- Chronic Myelogenous Leukemia: Pregnancy in the Era of Stopping Tyrosine Kinase Inhibitor Therapy. [Journal Article]
- JCJ Clin Oncol 2018 Feb 15; :JCO2017772574
- Models to Predict Hepatitis B Virus Infection Among Patients With Cancer Undergoing Systemic Anticancer Therapy: A Prospective Cohort Study. [Journal Article]
- JCJ Clin Oncol 2018 Feb 15; :JCO2017756387
- Purpose Most patients with cancer are not screened for hepatitis B virus (HBV) infection before undergoing anticancer therapy, and optimal screening strategies are unknown. We sought to develop selec...
Purpose Most patients with cancer are not screened for hepatitis B virus (HBV) infection before undergoing anticancer therapy, and optimal screening strategies are unknown. We sought to develop selective HBV screening strategies for patients who require systemic anticancer therapy. Methods This prospective cohort study included adults age ≥ 18 years with solid or hematologic malignancies who received systemic anticancer therapy at a comprehensive cancer center during 2013 and 2014. Patients underwent hepatitis B surface antigen, hepatitis B core antibody, and hepatitis B surface antibody testing, and completed a 19-question modified Centers for Disease Control and Prevention (CDC) HBV survey. Multivariable models that predict chronic or past HBV infection were developed and validated using bootstrapping. Results A total of 2,124 patients (mean age, 58 ± 13 years) completed the risk survey and HBV testing. Of these, 54% were women; 77% were non-Hispanic white, 11% Hispanic, 8% black, and 4% Asian; and 20% had a hematologic malignancy and 80% a solid tumor. Almost 12% were born outside the United States. The prevalence was 0.3% for chronic HBV infection and 6% for past HBV infection. Significant predictors of positive hepatitis B surface antigen or hepatitis B core antibody tests were as follows: men who had sex with men, black or Asian race, birthplace outside the United States, parent's birthplace outside the United States, household exposure to HBV, age ≥ 50 years, and history of injection drug use. The area under the receiver operating characteristic curve of the model on the basis of these seven predictors was 0.79 (95% CI, 0.73 to 0.82). The modified CDC survey and brief tools with fewer than seven questions yielded similar false-negative rates (0% and 0% to 0.7%, respectively). Conclusion An internally validated risk tool performed as well as the modified CDC survey; however, more than 90% of patients who completed the tool would still require HBV testing. Universal HBV testing is more efficient than risk-based screening.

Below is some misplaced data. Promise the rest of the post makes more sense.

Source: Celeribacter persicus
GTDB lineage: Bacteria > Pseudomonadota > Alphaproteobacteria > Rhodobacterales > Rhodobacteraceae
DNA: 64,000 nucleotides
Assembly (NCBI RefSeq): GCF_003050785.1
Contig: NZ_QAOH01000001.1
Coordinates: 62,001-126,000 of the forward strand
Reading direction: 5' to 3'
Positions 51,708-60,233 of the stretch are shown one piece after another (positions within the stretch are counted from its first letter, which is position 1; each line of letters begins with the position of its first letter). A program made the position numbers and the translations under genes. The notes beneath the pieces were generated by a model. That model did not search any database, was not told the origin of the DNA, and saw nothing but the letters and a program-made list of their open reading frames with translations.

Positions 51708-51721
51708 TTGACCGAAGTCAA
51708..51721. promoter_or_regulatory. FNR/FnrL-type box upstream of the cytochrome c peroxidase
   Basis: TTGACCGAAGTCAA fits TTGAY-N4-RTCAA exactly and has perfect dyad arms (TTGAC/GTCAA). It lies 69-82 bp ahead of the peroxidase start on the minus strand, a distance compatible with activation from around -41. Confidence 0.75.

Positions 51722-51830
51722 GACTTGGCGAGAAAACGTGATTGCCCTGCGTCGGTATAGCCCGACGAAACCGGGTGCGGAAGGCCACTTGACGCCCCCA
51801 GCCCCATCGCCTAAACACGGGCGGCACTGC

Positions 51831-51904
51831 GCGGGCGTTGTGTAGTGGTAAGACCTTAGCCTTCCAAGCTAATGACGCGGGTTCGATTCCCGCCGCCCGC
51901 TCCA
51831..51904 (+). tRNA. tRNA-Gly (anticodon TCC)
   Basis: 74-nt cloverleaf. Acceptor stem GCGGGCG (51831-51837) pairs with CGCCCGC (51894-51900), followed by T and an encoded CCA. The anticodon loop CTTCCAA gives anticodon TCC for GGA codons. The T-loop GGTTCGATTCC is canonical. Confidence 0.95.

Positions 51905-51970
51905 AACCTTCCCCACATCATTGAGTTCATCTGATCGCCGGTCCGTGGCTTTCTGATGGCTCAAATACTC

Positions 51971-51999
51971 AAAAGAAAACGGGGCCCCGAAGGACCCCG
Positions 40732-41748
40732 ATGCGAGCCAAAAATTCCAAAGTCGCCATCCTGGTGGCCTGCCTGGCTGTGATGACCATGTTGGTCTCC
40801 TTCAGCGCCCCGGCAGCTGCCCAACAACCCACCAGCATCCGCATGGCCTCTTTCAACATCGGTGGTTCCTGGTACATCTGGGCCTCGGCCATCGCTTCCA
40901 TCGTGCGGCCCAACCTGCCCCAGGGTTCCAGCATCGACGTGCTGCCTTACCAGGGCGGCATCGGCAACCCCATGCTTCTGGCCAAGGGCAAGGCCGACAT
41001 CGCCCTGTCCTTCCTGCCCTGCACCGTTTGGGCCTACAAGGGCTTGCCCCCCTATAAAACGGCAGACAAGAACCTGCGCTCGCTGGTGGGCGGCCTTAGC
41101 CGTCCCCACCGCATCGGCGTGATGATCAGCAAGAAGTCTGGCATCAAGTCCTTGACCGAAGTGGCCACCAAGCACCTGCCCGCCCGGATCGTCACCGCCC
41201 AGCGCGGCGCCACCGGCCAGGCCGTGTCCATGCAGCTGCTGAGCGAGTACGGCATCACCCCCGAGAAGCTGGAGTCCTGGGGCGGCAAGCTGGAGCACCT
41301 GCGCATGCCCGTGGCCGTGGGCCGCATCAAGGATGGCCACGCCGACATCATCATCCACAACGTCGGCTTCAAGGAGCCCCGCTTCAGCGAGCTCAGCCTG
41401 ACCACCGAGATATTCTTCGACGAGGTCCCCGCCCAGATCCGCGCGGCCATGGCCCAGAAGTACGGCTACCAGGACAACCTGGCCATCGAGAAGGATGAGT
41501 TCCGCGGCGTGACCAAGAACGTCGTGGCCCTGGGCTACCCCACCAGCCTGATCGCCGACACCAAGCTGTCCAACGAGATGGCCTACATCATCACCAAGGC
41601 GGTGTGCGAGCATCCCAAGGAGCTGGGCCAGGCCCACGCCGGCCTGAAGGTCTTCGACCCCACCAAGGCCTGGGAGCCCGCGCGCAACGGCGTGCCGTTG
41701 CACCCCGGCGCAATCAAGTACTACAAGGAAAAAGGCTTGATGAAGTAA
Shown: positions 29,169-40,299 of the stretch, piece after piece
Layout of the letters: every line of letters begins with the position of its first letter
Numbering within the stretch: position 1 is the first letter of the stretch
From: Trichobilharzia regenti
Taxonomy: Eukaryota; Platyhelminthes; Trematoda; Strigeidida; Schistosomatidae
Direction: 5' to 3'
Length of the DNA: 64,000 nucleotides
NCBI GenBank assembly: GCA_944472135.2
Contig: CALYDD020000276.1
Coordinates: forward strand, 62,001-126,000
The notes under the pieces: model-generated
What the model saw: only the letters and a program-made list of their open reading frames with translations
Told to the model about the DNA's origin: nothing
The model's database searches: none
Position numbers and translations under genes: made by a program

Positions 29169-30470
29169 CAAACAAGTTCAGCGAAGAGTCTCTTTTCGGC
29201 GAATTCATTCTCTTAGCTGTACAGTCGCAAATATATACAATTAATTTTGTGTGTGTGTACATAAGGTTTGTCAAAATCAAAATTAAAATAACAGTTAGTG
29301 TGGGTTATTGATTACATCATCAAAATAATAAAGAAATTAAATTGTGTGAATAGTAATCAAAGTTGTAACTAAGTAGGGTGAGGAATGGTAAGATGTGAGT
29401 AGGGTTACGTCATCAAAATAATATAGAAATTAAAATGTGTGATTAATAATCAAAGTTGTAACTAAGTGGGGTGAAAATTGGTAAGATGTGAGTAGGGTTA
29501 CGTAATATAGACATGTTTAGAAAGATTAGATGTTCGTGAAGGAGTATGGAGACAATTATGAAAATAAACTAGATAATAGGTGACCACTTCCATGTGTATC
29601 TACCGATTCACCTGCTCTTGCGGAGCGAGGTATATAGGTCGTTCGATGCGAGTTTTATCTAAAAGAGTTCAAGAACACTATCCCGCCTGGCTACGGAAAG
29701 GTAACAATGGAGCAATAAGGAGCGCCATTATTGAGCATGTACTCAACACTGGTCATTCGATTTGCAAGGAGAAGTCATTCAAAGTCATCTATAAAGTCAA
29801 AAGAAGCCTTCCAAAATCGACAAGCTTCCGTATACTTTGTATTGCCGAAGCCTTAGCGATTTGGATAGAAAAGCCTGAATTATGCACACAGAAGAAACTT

- Palliative Care Consultation Should Be Routine for All Children Who Enroll in a Phase I Trial. [Journal Article]
- JCJ Clin Oncol 2018 Feb 14; :JCO2017763938
- Efficacy of Chemotherapy for ER-Negative and ER-Positive Isolated Locoregional Recurrence of Breast Cancer: Final Analysis of the CALOR Trial. [Journal Article]
- JCJ Clin Oncol 2018 Feb 14; :JCO2017765719
- Purpose Isolated locoregional recurrence (ILRR) predicts a high risk of developing breast cancer distant metastases and death. The Chemotherapy as Adjuvant for LOcally Recurrent breast cancer (CALOR)...